If your real function actually returns undef in list context (which is 'supplied' to the function by the  ($x, $y) sub-expression in your example code), then the list will always have at least a single item (i.e., undef) and will always evaluate as true; only the empty list or array is false. See the code below for the difference between
            return;
        and
            return undef;

        >perl -le "use warnings FATAL => 'all'; use strict; ; my @pairs1 = qw(1 2 3 4); ; sub S1 { return if not @pairs1; return pop @pairs1, pop @pairs1; } ; my ($x, $y); while (($x, $y) = S1()) { print qq{$x $y}; } ; my @pairs2 = qw(5 6 7 8); ; sub S2 { return undef if not @pairs2; return pop @pairs2, pop @pairs2; } ; while (($x, $y) = S2()) { print qq{$x $y}; } " 4 3 2 1 8 7 6 5 Use of uninitialized value $x in concatenation (.) or string at ...

        But if we are at it. My problem is that I have a function that returns two values when data is available to it and when no data remained it returns undef.

        It should return an empty list when no data remains. Compare

        my @a = qw( a b c d ); my $i = sub { @a ? splice(@a, 0, 2) : () }; while (my ($x,$y) = $i->()) { print("$x:$y\n"); }
        with
        my @a = qw( a b c d ); my $i = sub { @a ? splice(@a, 0, 2) : (undef,undef) }; while (my ($x,$y) = $i->()) { print("$x:$y\n"); }

        Update: Added missing semicolons.

Re: Can't understand function returning undefs
by JavaFan (Canon) on Sep 24, 2010 at 21:40 UTC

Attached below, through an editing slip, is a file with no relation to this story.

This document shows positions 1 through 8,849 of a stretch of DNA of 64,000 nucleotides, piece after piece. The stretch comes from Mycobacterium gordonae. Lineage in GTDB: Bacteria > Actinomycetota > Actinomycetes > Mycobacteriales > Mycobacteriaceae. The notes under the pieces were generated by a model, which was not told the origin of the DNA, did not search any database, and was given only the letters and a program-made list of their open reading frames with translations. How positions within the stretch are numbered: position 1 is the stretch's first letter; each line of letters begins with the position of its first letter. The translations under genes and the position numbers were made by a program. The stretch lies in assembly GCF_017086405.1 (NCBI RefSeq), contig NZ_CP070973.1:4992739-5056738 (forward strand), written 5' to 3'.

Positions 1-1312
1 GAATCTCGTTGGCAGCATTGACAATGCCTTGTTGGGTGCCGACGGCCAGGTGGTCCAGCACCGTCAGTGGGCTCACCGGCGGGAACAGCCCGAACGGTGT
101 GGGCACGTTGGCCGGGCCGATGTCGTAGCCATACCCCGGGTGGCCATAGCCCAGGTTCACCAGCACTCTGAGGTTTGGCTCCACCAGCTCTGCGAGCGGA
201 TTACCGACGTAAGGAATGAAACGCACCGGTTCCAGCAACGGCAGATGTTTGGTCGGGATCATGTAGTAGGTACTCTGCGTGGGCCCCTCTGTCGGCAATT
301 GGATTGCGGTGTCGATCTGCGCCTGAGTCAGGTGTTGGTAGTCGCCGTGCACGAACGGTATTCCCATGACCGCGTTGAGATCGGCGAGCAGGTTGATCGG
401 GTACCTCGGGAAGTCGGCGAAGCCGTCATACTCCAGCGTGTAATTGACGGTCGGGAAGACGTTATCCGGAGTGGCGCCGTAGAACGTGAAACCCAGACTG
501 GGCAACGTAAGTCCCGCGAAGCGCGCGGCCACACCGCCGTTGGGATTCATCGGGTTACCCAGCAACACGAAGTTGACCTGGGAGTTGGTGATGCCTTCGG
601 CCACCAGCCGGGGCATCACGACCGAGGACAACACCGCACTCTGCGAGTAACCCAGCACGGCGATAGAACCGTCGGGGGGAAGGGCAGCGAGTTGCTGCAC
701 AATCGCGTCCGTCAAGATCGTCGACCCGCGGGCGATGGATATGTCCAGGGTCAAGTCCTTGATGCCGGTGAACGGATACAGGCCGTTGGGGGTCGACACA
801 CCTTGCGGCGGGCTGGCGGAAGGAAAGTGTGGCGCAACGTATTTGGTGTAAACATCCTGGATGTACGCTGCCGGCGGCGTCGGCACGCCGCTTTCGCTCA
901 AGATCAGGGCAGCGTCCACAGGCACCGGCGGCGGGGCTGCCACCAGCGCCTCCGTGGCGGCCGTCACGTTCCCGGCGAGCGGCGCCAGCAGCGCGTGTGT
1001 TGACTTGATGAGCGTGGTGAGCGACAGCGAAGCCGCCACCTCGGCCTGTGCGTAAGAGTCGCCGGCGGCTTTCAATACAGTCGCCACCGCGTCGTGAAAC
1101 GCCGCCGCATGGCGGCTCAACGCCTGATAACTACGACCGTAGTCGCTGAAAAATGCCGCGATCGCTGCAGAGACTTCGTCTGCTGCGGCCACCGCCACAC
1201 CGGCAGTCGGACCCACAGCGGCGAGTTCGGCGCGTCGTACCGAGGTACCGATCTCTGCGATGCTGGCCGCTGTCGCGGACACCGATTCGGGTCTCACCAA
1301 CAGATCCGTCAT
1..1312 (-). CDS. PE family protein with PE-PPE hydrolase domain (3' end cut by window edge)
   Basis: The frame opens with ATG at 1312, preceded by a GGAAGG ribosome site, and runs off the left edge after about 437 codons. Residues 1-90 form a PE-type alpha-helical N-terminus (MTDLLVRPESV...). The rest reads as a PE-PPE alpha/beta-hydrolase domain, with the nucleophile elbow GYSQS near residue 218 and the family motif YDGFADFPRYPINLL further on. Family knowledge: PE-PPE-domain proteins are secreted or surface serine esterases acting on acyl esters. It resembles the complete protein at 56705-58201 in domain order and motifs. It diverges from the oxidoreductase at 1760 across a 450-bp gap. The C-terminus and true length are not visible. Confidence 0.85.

You're expecting a true/false value from your function a(). However, the expression in your if statement isn't a(), it's a list assignment. And, in scalar context, list assignment returns the number of elements on the RHS of the assignment. So, if a() returns 2 elements, the assignment returns 2 (changing the variables on the LHS is a mere side-effect of the assignment). It's only the quantity of the elements returned by a() that matters, not their value.
      Here is what drives me crazy:
      if(undef, undef){ print "OK1\n"; } if( (undef, undef) ){ print "OK2\n"; } my @a = (undef, undef); if(@a){ print "OK3\n"; }
      This prints OK3. According to the above, it should also print OK2 because (undef, undef) is a list of two elements that evaluates to 2 in scalar context. Still, it doesn't.
        There are no lists in scalar context! It's SCALAR context. What you have in
        if (undef, undef) { # An extra set of parens doesn't matter. print "OK1\n"; }
        is the comma operator in scalar context. Which evaluates its LHS, throws it away, then returns its RHS. Which is undef, and hence false.
        According to the above
        If with "above" you mean the post you're replying to, you notice I talk about list ASSIGNMENT. Not lists. Nor arrays.
Re: Can't understand function returning undefs